A Fox Chase Women's Cancer Center Program

Lymph-Node Surgery for Breast Cancer

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Fox Chase surgeons perform sentinel and axillary
lymph node surgery for breast cancer.

Sentinel Node Biopsy

Due to improved screening and increased awareness of breast cancer, more breast cancers are being diagnosed at an early stage. In about 80% of the patients whose cancers are 2 centimeters or less in size, the lymph nodes are free of cancer. Rather than removing all the lymph nodes in the armpit, Fox Chase physicians offer a procedure called sentinel node biopsy. In this procedure, only the lymph nodes most likely to contain cancer are removed.

In the past, there was only one way to determine whether lymph nodes were involved with cancer - through a procedure called axillary dissection. This operation involves removing all or most of the underarm lymph nodes. It is of no benefit to women whose nodes are cancer free and it exposes them to side effects.

In sentinel lymph-node biopsy, the surgeon identifies the sentinel node(s) by injecting a dye, a very low dose of radioactivity or a combination of both into the breast. A small incision or cut is made at the edge of the underarm hair. The node(s) that contain the dye or radioactivity is identified as the sentinel node. These nodes are removed and examined under a microscope during surgery to see if cancer is present. If no cancer is seen, no further surgery on the lymph nodes is necessary. If cancer is present, additional nodes are removed with an axillary dissection.

Most women are candidates for sentinel node biopsy. Advantages of sentinel lymph-node biopsy:

  • Reduces the chances of developing lymphedema (arm swelling)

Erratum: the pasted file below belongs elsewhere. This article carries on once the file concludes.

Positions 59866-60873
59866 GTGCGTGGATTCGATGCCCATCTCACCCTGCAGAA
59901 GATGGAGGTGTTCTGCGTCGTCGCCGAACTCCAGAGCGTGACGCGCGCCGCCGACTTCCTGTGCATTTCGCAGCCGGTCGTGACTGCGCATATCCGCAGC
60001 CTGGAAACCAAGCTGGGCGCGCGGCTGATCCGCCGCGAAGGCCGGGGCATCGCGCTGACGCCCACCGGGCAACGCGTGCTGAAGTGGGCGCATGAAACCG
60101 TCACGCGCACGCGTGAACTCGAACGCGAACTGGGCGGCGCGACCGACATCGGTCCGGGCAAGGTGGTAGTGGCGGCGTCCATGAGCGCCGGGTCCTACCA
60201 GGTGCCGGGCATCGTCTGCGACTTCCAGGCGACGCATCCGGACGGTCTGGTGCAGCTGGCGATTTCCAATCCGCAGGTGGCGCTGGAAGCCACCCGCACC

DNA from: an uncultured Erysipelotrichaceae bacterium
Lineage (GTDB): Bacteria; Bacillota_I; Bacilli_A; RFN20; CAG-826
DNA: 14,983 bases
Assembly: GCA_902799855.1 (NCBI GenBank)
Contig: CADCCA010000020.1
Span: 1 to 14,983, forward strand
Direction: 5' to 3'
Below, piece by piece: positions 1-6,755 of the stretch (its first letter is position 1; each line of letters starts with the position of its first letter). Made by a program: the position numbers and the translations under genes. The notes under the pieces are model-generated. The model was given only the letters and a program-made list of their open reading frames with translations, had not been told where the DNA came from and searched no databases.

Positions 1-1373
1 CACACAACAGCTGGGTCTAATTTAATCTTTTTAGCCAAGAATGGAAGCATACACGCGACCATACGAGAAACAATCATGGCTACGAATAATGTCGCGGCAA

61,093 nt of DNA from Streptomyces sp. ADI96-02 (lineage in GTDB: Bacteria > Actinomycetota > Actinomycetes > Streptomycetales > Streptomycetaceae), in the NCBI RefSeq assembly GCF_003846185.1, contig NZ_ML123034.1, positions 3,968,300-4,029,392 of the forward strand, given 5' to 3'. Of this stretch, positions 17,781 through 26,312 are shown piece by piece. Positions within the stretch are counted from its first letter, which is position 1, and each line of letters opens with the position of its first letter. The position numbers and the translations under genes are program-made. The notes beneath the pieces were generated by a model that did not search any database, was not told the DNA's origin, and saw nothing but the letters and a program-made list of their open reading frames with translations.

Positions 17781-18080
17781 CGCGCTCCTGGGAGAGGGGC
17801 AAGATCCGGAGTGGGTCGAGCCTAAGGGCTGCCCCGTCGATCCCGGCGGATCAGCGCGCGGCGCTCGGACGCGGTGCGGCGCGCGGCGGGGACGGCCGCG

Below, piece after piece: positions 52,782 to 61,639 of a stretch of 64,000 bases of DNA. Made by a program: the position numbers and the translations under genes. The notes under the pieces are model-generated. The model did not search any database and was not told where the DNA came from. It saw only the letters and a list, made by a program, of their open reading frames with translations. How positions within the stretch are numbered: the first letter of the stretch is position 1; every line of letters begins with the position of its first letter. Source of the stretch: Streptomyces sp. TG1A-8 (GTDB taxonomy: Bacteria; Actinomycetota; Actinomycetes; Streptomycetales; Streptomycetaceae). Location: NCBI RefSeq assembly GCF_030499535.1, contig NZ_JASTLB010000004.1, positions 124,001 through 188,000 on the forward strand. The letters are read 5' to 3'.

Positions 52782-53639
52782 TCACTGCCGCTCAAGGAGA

• Can be performed on an outpatient basis
  • Does not require a drain tube to be inserted after surgery
  • Is less painful than traditional surgery
  • Results in a more rapid return to full activity

Axillary Node Dissection (Removal of the Lymph Nodes)

An axillary node dissection is performed on patients who are not candidates for sentinel node biopsy, including:

  • Pregnant women
  • Women who have had previous major axillary surgery or breast reduction surgery
  • Women with locally advanced breast cancer (that has spread to the lymph nodes)
  • Women with multi-focal breast cancer (cancer in many areas of the breast)
  • Women who have previously undergone radiation therapy to the breast

The lymph nodes are buried in fat and cannot be seen during surgery. Most women have 10-30 underarm lymph nodes. In axillary dissection, the surgeon removes the pad of fat containing these lymph nodes. Following surgery, the tissue is examined under a microscope to determine how many lymph nodes were removed and whether any contain cancer cells (this takes about 5 days). After axillary dissection, a small drain tube is left in place to collect the lymph fluid that forms after surgery. This drain tube is removed in the doctor's office once the drainage has decreased to a minimal amount.

Axillary dissection is an effective method to control the growth of cancer in underarm lymph nodes. Side effects after the procedure include stiffness and pain raising the arm, numbness in the upper, inner part of the arm and lymphedema (underarm swelling). For women who have this surgery, exercises are used to reduce stiffness and pain and information is provided on ways to reduce the risk of lymphedema.

Although the side effects of axillary dissection are of concern to many women, the procedure results in a much better quality of life than allowing the cancer to grow in the lymph nodes.

For more information about breast cancer treatment and prevention at Fox Chase Cancer Center or to make an appointment, call 1-888-FOX CHASE (1-888-369-2427). The breast cancer scheduling department can be reached at 215-728-3001.

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